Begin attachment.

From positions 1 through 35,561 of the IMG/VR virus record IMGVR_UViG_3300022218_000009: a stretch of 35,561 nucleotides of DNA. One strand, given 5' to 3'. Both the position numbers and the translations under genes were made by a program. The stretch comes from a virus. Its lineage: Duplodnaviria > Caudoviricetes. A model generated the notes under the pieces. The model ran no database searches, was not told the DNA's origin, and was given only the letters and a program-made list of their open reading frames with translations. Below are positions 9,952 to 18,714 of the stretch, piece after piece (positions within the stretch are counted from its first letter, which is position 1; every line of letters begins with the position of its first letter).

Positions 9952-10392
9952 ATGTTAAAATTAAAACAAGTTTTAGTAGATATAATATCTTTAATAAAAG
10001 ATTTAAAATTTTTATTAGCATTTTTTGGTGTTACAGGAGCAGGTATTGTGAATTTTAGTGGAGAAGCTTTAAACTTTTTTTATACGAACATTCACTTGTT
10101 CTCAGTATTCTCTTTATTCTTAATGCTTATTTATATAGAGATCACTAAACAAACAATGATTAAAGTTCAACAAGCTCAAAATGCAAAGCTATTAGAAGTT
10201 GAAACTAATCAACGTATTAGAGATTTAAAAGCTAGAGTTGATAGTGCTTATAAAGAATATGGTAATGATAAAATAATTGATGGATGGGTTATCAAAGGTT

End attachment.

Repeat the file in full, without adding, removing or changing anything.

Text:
From positions 1 through 35,561 of the IMG/VR virus record IMGVR_UViG_3300022218_000009: a stretch of 35,561 nucleotides of DNA. One strand, given 5' to 3'. Both the position numbers and the translations under genes were made by a program. The stretch comes from a virus. Its lineage: Duplodnaviria > Caudoviricetes. A model generated the notes under the pieces. The model ran no database searches, was not told the DNA's origin, and was given only the letters and a program-made list of their open reading frames with translations. Below are positions 9,952 to 18,714 of the stretch, piece after piece (positions within the stretch are counted from its first letter, which is position 1; every line of letters begins with the position of its first letter).

Positions 9952-10392
9952 ATGTTAAAATTAAAACAAGTTTTAGTAGATATAATATCTTTAATAAAAG
10001 ATTTAAAATTTTTATTAGCATTTTTTGGTGTTACAGGAGCAGGTATTGTGAATTTTAGTGGAGAAGCTTTAAACTTTTTTTATACGAACATTCACTTGTT
10101 CTCAGTATTCTCTTTATTCTTAATGCTTATTTATATAGAGATCACTAAACAAACAATGATTAAAGTTCAACAAGCTCAAAATGCAAAGCTATTAGAAGTT
10201 GAAACTAATCAACGTATTAGAGATTTAAAAGCTAGAGTTGATAGTGCTTATAAAGAATATGGTAATGATAAAATAATTGATGGATGGGTTATCAAAGGTT